The covenants guarantee those spaces to TLA no matter what happens to the property. For example, if a landowner chooses to develop an apartment building on a property that has a covenant with us, they must guarantee to provide the spaces listed in that covenant in addition to any spaces that are built for the apartment occupants. As you might imagine, this is not a contract that a landowner enters into lightly, particularly because it is recorded with the City along with their deed. The search for neighboring landowners to enter into covenants with us was a long and difficult process and it is only by God’s provision that we were able to find them. For their trouble, both landowners requested a monthly payment to maintain the covenants with the city.

Q:

What does the backup plan look like if we can't stay in this building? (e.g. location, renting vs buying, etc.)?

If we renew our current lease, the soonest we would have to leave this building, based on our current lease is December, 2022. That would be in the highly unlikely event that the landlord decides to exercise a 9 month termination clause in the contract in March, 2022. We believe this to be unlikely because we have been excellent tenants and continue to increase the value of their property through our investment and our presence.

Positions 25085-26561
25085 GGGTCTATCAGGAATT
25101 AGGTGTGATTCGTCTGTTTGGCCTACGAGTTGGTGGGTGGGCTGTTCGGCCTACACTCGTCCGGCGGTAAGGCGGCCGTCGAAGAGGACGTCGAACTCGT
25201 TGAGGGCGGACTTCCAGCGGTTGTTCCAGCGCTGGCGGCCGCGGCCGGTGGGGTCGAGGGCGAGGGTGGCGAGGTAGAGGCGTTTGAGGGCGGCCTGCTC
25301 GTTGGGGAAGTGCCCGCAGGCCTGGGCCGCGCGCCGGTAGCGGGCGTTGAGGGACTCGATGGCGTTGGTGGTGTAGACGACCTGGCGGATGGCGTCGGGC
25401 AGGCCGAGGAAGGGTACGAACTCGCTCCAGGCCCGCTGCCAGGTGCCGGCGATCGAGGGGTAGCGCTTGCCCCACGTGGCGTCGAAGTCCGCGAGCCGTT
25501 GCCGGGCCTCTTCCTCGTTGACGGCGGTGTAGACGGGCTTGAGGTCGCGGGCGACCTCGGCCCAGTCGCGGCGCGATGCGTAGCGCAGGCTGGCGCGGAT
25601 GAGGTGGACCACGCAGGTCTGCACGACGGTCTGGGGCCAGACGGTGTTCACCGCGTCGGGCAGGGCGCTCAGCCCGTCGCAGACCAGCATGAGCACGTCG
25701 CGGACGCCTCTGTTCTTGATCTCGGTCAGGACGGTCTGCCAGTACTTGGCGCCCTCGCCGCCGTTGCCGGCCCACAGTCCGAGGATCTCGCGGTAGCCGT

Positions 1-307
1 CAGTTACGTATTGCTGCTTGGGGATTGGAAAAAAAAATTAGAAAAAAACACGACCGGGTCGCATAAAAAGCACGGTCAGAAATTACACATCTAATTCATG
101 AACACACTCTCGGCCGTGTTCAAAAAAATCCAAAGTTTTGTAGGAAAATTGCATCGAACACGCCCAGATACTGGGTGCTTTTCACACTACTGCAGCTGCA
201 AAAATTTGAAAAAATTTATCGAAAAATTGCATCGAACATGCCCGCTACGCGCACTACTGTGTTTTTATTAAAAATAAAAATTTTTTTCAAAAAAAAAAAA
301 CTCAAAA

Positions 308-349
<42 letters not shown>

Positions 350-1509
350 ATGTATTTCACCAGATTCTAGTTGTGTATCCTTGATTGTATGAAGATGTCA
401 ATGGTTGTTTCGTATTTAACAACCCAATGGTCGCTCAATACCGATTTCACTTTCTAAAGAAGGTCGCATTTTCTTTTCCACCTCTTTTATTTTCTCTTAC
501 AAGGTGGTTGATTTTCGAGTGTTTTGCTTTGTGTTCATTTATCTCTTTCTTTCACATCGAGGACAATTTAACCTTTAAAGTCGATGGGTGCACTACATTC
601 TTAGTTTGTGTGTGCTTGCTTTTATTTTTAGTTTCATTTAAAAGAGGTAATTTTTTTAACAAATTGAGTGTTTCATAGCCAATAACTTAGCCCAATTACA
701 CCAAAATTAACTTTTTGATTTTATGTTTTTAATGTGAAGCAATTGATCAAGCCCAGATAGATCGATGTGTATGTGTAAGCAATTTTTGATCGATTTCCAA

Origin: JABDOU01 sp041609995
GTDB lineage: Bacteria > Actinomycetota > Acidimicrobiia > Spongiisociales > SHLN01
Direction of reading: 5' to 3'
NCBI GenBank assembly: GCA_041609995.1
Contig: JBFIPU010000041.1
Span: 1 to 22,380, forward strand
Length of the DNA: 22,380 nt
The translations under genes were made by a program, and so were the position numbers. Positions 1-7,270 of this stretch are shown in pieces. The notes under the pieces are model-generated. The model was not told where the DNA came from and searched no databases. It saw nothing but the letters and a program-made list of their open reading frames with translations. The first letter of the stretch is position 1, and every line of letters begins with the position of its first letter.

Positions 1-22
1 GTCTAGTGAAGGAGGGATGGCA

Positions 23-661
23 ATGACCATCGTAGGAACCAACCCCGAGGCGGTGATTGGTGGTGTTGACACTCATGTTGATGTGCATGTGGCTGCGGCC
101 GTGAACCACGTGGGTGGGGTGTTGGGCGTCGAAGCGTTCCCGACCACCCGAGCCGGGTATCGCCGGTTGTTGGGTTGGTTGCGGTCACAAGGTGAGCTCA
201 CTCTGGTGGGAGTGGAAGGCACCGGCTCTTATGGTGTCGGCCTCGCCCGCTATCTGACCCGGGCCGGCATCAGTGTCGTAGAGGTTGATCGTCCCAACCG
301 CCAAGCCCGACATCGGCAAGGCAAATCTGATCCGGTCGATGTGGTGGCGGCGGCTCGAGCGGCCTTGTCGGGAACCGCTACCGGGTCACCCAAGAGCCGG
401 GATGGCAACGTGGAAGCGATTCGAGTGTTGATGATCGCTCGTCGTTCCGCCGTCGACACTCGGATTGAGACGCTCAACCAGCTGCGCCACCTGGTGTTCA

We will begin a process of re-examining our budget priorities as a church before we renew our lease in 2021. If we decide not to renew our lease, Pastor Charles, the staff and the Financial Stewardship Committee will begin researching what decisions, e.g. lease vs. purchase, location, etc. make sense for our new priorities.

Biblical Framework on Giving

Q:

What is the theology of tithing? Why is it important?

We see explicit references in the Old Testament. The first family gave back to God (Gen 4),  Abraham tithed to Melchizedek (Gen 14), Jacob gave a full tenth to God (Gen 28), and when we get to Leviticus, it becomes clear that the tithe is God’s standard for giving (Leviticus 27:30). In the NT, Jesus upholds the tithe in Matthew 23:23, he condemns the Pharisees for neglecting “the weightier matters of justice, mercy, and faithfulness.” Then he says, “These you ought to have done, without neglecting the others.” 

It is important for our sanctification, for the ongoing work of Christ’s church and necessary for God’s blessings.

Q:

If I’m new here, why should I participate in the campaign?

If you haven’t yet committed to Tapestry as your home church, we welcome your participation but don’t expect it. If you are a member, Malachi 3:6-12 helps answer this question.
  • God accuses his people of “robbing” Him when they fail to tithe and give to Him (3:8). We want to properly recognize what belongs to God and give him what He is due. 
  • God challenges his people to test him. Giving to God is always a test of faith. It forces us to trust God. 
  • God promises to pour abundant blessings on his people when they tithe. This may not always be in a monetary fashion, but God can bless us for our faithfulness. 

Strong Roots Campaign Questions

If you have any questions or comments regarding the campaign, please let us know.